Ten high school students earn associate degrees from MPCC
Landon Brott (photo courtesy of Naomi Kate Photography) and Eva McCreery
A record number of high school students will earn associate degrees from Mid-Plains Community College this year before they receive high school diplomas.
Ten students managed the accomplishment - more than half of them from North Platte High School - by successfully completing enough qualifying classes through MPCC.
The students and their high schools are as follows:
- Gothenburg High School – Trevor Galas
- Hershey High School – Eva McCreery
- North Platte High School – Brooklyn Ayres, Kaden Gilbert, Landon Brott, Jaden Ouderkirk, Carly Purdy, Savannah Stefanatz
- Valentine High School – Mekallyn Bancroft, Taylor Battershaw
“These graduates are great examples of high school students utilizing the expanded early entry offerings at Mid-Plains Community College to earn associate degrees,” said Kayla Thurman, director of Early Entry and Program Development at MPCC. “Early entry is more accessible to area students than ever before. They can enroll in classes online, at their high schools or attend in-person at any MPCC campus location. I would like to congratulate all the students on their achievements this year.”
McCreery will become the first student to earn an associate degree from MPCC as a junior in high school. She will graduate with an Associate of Science.
“I don’t think that it has necessarily hit me that I will be graduating as a junior,” McCreery said. “I have been planning out my senior year, and since that is when most people take their college classes, I will have to find other things to fill the time. So, that is the most I have really thought about it, but I am excited for it to come to a close.”
McCreery began taking classes through MPCC in the summer of 2021. The majority were online to accommodate her high school schedule, but during the summers, she would take about four classes in person, on campus.
“I decided to take classes through MPCC because I remember looking at the newspaper at my grandparents’ house when I was about 10 or 11 and seeing two students who were graduating from college before they finished their senior year,” said McCreery. “I remember thinking that I wanted to do that and be like them, so, I put my mind to it, and I got it accomplished.”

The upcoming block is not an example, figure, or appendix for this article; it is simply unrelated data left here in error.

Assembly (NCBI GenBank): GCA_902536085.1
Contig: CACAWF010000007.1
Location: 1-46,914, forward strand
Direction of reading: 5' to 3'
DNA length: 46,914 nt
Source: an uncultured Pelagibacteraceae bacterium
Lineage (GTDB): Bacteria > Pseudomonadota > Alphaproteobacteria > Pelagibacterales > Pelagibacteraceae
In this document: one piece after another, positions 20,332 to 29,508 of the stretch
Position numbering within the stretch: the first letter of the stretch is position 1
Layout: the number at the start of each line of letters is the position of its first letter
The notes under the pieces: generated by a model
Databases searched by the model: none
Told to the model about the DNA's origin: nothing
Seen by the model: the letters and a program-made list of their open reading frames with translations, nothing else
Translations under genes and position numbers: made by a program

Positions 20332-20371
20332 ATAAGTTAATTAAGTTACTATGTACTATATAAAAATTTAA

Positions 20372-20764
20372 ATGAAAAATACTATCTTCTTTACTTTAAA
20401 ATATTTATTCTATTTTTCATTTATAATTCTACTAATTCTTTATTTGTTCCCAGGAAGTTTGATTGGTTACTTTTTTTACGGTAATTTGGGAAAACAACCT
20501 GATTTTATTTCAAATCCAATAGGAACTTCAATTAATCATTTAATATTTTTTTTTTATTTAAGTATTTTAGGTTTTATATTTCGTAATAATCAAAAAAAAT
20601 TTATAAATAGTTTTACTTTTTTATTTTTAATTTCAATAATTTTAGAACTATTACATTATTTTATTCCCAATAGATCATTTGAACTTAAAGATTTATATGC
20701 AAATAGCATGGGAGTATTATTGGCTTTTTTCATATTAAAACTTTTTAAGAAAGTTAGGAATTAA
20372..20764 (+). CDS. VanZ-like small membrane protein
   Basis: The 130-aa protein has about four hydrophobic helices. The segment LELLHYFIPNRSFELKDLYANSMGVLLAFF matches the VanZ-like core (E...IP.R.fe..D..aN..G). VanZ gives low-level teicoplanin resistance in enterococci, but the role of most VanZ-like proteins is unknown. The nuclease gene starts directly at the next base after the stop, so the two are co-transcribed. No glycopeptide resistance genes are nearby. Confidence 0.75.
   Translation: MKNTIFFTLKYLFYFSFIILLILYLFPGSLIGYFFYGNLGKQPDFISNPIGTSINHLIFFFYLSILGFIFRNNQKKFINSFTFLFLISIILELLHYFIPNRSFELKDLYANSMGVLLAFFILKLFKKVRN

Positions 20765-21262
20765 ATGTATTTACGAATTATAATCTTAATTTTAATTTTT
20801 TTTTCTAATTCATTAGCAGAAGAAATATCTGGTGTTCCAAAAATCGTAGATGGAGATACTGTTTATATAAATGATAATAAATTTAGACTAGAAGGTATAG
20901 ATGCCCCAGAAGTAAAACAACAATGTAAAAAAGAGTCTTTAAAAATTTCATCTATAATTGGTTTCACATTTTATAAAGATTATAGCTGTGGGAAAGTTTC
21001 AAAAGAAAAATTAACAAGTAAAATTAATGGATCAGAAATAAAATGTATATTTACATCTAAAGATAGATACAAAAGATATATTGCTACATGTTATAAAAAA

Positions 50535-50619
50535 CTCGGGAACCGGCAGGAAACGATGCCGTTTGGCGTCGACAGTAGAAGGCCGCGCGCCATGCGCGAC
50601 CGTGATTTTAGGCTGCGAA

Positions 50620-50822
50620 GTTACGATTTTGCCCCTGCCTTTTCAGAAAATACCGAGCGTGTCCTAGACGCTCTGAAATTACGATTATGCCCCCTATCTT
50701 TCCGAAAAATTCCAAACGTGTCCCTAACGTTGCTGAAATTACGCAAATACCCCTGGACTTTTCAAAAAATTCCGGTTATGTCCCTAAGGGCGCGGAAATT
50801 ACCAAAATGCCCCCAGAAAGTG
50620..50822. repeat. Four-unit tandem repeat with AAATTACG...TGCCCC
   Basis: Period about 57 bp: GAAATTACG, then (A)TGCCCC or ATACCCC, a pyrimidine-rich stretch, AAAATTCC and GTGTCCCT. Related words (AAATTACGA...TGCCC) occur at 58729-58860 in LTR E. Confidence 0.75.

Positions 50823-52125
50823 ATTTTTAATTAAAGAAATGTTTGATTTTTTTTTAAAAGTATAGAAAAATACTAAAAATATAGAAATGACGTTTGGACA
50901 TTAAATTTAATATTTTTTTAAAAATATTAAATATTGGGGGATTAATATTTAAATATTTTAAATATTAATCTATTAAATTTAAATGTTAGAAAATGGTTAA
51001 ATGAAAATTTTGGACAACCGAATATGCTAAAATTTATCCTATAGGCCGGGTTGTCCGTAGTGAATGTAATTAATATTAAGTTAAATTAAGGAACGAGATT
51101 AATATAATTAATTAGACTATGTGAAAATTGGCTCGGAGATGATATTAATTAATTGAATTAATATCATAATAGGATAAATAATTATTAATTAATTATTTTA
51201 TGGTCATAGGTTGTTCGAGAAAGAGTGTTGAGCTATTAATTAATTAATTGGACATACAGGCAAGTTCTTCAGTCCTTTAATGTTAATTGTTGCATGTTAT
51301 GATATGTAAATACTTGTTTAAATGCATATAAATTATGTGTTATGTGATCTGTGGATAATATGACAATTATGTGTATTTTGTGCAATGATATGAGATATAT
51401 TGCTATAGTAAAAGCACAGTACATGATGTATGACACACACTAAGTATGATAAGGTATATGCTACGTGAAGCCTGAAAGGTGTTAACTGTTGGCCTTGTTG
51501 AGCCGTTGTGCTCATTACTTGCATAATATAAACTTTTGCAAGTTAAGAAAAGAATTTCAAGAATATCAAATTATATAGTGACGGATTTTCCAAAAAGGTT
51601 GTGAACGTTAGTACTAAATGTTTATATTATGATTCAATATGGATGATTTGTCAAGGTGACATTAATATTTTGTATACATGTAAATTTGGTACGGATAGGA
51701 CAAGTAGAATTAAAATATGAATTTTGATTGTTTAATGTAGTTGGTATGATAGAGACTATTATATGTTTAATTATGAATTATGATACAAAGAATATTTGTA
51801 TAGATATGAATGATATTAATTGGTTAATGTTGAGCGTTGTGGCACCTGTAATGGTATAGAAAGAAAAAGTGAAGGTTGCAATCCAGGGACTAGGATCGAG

The only dual credit classes she enrolled in, meaning they counted for high school and college credit at the same time, were English. The rest she took as a separate courseload from her high school schedule.
“I enjoyed the challenge,” McCreery said of her experience taking college courses. “I also enjoyed being ahead of the curve in some of my classes. I think the biggest challenge for me was finding a school-life balance. I was so focused on schoolwork that sometimes I would forget about promises I had made. It was definitely difficult, but also worth it.”
Not only did her efforts put her ahead of her peers in terms of academics, but it will also save her money in the long run. That’s a huge benefit considering she plans to be in school for a while.
“Since I will have all of my generals done, I will be able to graduate with a [bachelor’s degree] two years early, which will be nice for my plans,” McCreery said. “I want to become a doctor, and this will give me a bit of a boost so I can hopefully go into the workforce faster.”
Brott will become the first student to receive three associate degrees from MPCC while still in high school.
He will earn Associate of Arts, Associate of Science and Associate of General Studies degrees from Mid-Plains during the college’s commencement ceremony May 12, and the next day, will walk in his high school graduation.
“I decided to take early entry courses to get ahead on college and because I like learning,” said Brott. “I hoped I could learn more by taking things like Critical Thinking instead of a gym class.”
Brott started taking classes through MPCC via dual credit in the fall of 2020.
“Most of my classes were dual credit but four of them were offered separately through the college,” said Brott. “Of those, three were online, and one was in-person over the summer.”
It didn’t take him long to realize that college was a whole new world.
“The biggest challenge was probably the difference between how college and high school environments work,” Brott said. “College has a more formal and mature atmosphere, and early entry courses are a commitment that takes away some of the ‘fun’ classes in high school and replaces them with more serious classes. I do think it was helpful for me.”
More information about MPCC’s early entry offerings can be found online at: mpcc.edu/admissions/early-entry-high-school-students.php.